When the boy arrived, “he had soot all the way up to his waist,” Michiels said. Hospital staff got him to the emergency room to wash him off and to better see the burns, but they weren’t there.

The teen merely had one burn the size of the palm of his hand near his ankle, Michiels said.

“The rest was just soot from falling into the fire,” she said.

The boy’s parents may have over-inflated the sense of danger because he was “screaming and yelling and floundering around” after he fell into the campfire, Michiels said.

“I think his anxiety was contagious and made everyone think … he must be really, really injured,” she said.

The boy’s family and the healthcare professionals looking after him were all “relieved” when they realized his injuries weren’t so serious, Michiels said, adding that the medical staff “learned a lesson” that day to not get too carried away before they have a full understanding of the patient’s injuries.

Michiels saw another incident last year in which parents panicked a bit too prematurely.

A “terrified” mother brought her infant into the emergency room the day after Independence Day because she thought the baby had contracted “some sort of horrible infection,” Michiels said.

The cause for concern: bright blue poop.

The mother brought doctors the baby’s diaper in a Ziploc bag, and when they opened it, the “sweet, fruity smell” was “overwhelming,” Michiels said.

The family had been at a picnic the day before, where someone had brought a big bowl of blueberries, which the baby had never had before, she said. The infant “loved” the fruit and ended up eating a handful.

“When babies eat fruit, it passes through their system fairly quickly,” Michiels said. “You wind up with this sweet-smelling, dark-colored poop.”

Michiels said parents should only be worried if poop is white, black or red.

“All other shades of poop are usually OK,” she said.

Fireworks are best left to professionals, Coleman said, adding that every year she amputates fingers due to fireworks accidents.

Even the most seemingly innocuous items, such as sparklers, are a cause for concern, Coleman said. Sparklers can reach up to 1,200 degrees Fahrenheit, and physicians see sparkler burns almost every Fourth of July, Michiels said.

“Just the quickest touch to a child’s hand will give them a pretty significant burn,” Michiels said.

Glatter advised that people celebrating watch the amount of alcohol they imbibe, which, combined with setting fireworks off or swimming, could be a “perfect recipe for disaster,” he said.

Another safety concern to keep in mind is monitoring children near water at all times, Michiels said, adding that every Fourth of July, she tends to see at least one patient who has drowned.

During a pool party or beach outing, there are usually several adults around but not one particular person who is looking after the kids, she said.

“We often see a drowning event of a child where there were many, many adults right in the vicinity who could have rescued that child had they known the child was in trouble,” she said.

Michiels said a common misconception is that if you don’t hear anyone yelling for help, everything is fine.

“In truth, drowning is almost always a silent event,” she said. “You can’t hear someone calling for help because the person who is floundering is doing everything they can to get that breath in. They don’t have that extra energy to call out for help.”

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Fourth of July tales from the emergency room – ABC News – ABC News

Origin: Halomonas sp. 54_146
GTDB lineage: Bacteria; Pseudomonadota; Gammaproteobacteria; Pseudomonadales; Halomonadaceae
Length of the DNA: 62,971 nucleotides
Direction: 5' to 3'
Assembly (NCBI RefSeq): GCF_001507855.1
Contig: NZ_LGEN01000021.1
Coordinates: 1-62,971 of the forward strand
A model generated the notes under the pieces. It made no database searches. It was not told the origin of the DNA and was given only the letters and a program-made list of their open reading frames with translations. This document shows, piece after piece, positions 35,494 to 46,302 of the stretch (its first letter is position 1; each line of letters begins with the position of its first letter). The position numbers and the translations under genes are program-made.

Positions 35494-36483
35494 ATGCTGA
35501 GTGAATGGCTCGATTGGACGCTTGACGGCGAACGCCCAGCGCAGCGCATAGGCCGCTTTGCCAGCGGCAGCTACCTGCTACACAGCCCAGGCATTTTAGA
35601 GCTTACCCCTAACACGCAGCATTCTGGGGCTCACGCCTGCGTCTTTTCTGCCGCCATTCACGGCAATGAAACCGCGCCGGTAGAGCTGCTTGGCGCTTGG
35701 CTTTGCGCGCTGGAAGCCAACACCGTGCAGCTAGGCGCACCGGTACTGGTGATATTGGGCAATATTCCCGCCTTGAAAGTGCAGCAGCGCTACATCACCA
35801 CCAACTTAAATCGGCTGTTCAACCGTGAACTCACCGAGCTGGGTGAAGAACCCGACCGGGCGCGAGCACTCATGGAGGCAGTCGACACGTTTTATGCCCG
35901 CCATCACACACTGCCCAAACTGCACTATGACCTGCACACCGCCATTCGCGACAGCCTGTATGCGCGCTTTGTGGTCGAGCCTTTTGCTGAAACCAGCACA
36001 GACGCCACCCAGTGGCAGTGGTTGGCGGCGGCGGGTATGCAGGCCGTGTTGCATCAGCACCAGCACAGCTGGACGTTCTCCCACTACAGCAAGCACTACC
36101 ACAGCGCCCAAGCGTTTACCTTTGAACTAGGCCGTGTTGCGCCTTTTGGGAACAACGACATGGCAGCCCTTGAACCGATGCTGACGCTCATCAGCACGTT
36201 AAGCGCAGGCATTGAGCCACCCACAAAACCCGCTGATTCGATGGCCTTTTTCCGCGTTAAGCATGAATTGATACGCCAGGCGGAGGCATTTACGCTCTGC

Hospital Ends Agreement to Have Off-Duty Police in Emergency Room – KARK

LITTLE ROCK, Ark. – A footprint in town, means you have history to share.

CHI St. Vincent’s history dates back more than a century to 1888.

“We’re here to protect and take care of people,” says an emergency room staffer.

The Emergency Room employee, who asked we hide their identify, knows things change over time.

“Something’s got to be done to keep it safe. It could be anybody that something happens too,” the employee says.

The staffer says about two months ago, the hospital ended its agreement to keep an off-duty police officer in the Emergency Room.

“If something starts going down–we have to get to the appropriate phones, call 911 and wait for back up to get there,” the worker says.

St. Vincent officials say they have a full-time security team and the off-duty police officers were only working ‘a few hours overnight each night’.

The staffer says overnights are primetime for problems.

“A patient has charged an area of the desk where they could’ve gotten to the staff and they were said to be quite threatening and very abusive and even threatening to hurt staff,” the employee says.

St. Vincent Hospital officials provided a prepared statement:

“Our Environment of Care and Workplace Safety committees are made up of coworkers from multiple divisions, including Nursing and Security. Those committees are involved in re-evaluating our security protocols in order to maintain the highest level of safety possible and ensure we are allocating resources where needed most.

As part of an ongoing evaluation, we determined it would be more beneficial at this time to focus resources on how to improve security throughout the hospital. The off-duty police officers who were previously contracted by us were only located in the Emergency Department and only for a few hours overnight each night. So, we are in the process of implementing additional security measures for all of our departments on all of our campuses.

We continue to have an excellent relationship with law enforcement in every community we serve. Those partnerships, in addition to an active, full-time security team, help us ensure the safety of patients and coworkers.”

“Just keeping an eye out for what’s going on, who’s going where,” the staffer says.

While CHI St. Vincent has a full-time security team, the Emergency Room employee says the guards are not armed.

A Little Rock Police spokesperson says off-duty officers provide armed security in the Emergency Room at Baptist Health and Children’s Hospital. UAMS has its own separate police force.

See the article here:
Hospital Ends Agreement to Have Off-Duty Police in Emergency Room – KARK